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November 12, 1910


Author Affiliations


From the Laboratory of Pharmacology Cornell University Medical College.

JAMA. 1910;55(20):1697-1701. doi:10.1001/jama.1910.04330200007002

The clinical use of digitalis has proved one of the greatest problems of medicine and, despite the advances made in our knowledge of the pharmacology of this group, the problem has been advanced only, not solved, and there are few practitioners who can invariably distinguish the toxic action of digitalis from the symptoms of cardiac disease.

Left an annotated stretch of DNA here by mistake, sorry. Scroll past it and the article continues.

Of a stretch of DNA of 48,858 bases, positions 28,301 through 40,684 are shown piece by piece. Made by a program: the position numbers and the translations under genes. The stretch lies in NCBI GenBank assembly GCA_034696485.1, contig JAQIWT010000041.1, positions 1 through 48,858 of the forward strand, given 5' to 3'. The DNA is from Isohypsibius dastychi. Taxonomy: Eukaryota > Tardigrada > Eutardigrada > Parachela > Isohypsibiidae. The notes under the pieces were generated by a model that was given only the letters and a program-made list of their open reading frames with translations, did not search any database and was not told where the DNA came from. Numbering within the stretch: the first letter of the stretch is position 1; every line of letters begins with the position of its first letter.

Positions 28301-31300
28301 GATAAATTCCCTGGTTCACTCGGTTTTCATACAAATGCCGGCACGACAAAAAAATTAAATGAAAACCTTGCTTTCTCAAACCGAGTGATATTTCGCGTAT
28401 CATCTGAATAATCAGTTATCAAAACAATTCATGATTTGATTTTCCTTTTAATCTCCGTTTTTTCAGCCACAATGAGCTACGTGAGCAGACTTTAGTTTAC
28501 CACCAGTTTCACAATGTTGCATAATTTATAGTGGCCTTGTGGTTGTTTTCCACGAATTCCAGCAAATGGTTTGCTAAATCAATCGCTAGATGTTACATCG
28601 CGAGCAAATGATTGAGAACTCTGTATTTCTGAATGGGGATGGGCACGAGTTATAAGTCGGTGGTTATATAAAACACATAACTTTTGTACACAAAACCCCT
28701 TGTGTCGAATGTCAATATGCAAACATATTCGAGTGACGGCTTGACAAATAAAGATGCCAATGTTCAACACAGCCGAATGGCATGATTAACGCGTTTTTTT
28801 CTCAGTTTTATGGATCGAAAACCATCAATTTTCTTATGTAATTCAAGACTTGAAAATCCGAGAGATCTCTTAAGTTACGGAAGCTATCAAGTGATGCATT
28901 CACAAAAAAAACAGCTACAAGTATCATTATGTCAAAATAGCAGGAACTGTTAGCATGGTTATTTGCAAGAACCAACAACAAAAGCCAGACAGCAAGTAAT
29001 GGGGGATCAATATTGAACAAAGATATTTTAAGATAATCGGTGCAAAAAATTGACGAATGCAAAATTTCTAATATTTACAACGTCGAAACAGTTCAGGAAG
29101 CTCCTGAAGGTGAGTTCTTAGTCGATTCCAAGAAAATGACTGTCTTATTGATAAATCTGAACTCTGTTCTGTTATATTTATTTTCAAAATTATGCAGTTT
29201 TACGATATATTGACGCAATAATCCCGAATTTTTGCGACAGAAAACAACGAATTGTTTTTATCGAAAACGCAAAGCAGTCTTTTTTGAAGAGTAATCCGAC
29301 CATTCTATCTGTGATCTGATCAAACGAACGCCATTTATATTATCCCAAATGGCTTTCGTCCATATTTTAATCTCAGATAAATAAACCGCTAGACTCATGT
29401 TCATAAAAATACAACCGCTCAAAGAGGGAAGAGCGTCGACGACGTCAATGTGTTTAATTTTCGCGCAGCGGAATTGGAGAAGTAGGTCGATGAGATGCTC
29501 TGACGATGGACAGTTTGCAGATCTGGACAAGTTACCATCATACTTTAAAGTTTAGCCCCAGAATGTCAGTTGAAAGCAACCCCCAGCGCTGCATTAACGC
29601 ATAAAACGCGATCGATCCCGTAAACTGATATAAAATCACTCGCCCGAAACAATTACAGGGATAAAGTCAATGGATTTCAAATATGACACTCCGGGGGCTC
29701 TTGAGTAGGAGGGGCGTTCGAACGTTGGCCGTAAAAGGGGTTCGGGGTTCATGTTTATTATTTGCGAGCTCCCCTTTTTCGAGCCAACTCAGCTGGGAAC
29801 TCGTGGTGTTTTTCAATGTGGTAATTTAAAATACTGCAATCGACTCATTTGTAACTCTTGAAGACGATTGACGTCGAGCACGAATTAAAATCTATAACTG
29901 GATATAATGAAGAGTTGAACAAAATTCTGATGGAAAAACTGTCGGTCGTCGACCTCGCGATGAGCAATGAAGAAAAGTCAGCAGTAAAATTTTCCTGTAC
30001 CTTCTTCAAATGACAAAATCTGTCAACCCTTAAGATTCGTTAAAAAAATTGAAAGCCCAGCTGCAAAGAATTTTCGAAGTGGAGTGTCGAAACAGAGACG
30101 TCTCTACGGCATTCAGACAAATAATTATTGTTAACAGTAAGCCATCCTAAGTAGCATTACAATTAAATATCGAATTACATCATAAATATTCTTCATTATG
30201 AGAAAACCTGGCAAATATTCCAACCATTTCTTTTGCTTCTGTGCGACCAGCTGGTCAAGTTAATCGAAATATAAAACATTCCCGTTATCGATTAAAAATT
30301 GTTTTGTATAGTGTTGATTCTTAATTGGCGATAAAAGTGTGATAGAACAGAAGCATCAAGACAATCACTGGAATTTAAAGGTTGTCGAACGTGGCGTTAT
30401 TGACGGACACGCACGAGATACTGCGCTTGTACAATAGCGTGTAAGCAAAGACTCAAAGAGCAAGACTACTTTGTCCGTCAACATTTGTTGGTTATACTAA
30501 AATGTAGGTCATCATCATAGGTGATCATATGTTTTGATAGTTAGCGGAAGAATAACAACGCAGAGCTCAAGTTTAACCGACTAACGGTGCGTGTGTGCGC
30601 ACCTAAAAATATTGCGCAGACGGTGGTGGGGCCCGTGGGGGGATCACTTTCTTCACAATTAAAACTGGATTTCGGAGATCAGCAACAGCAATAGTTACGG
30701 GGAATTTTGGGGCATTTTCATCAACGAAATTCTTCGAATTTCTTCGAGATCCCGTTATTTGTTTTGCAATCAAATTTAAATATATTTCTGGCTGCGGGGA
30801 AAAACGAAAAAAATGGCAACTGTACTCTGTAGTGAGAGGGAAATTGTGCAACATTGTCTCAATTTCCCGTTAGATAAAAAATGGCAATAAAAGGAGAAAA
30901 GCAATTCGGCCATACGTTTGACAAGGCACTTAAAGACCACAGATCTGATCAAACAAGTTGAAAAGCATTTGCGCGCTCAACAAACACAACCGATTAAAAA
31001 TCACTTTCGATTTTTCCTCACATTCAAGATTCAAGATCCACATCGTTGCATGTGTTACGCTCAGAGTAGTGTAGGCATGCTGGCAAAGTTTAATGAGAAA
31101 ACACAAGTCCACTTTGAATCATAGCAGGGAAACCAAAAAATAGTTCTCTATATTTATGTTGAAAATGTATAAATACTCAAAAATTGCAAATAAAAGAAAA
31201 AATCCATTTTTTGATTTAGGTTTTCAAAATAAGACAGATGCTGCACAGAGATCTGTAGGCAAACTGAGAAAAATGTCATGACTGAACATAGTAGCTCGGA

The difficulties in the way of the therapeutic use of the digitalis bodies depend on several factors. In the first place, we have no definite knowledge of the rate of absorption of these bodies from the alimentary tract, and this knowledge is the first requisite for correct dosage by the mouth. In the next place, we know little or nothing of the rate of excretion and destruction in the body, and these facts are also of prime importance. Furthermore, except for the well-known vagus stimulation, we do not know whether they act directly on

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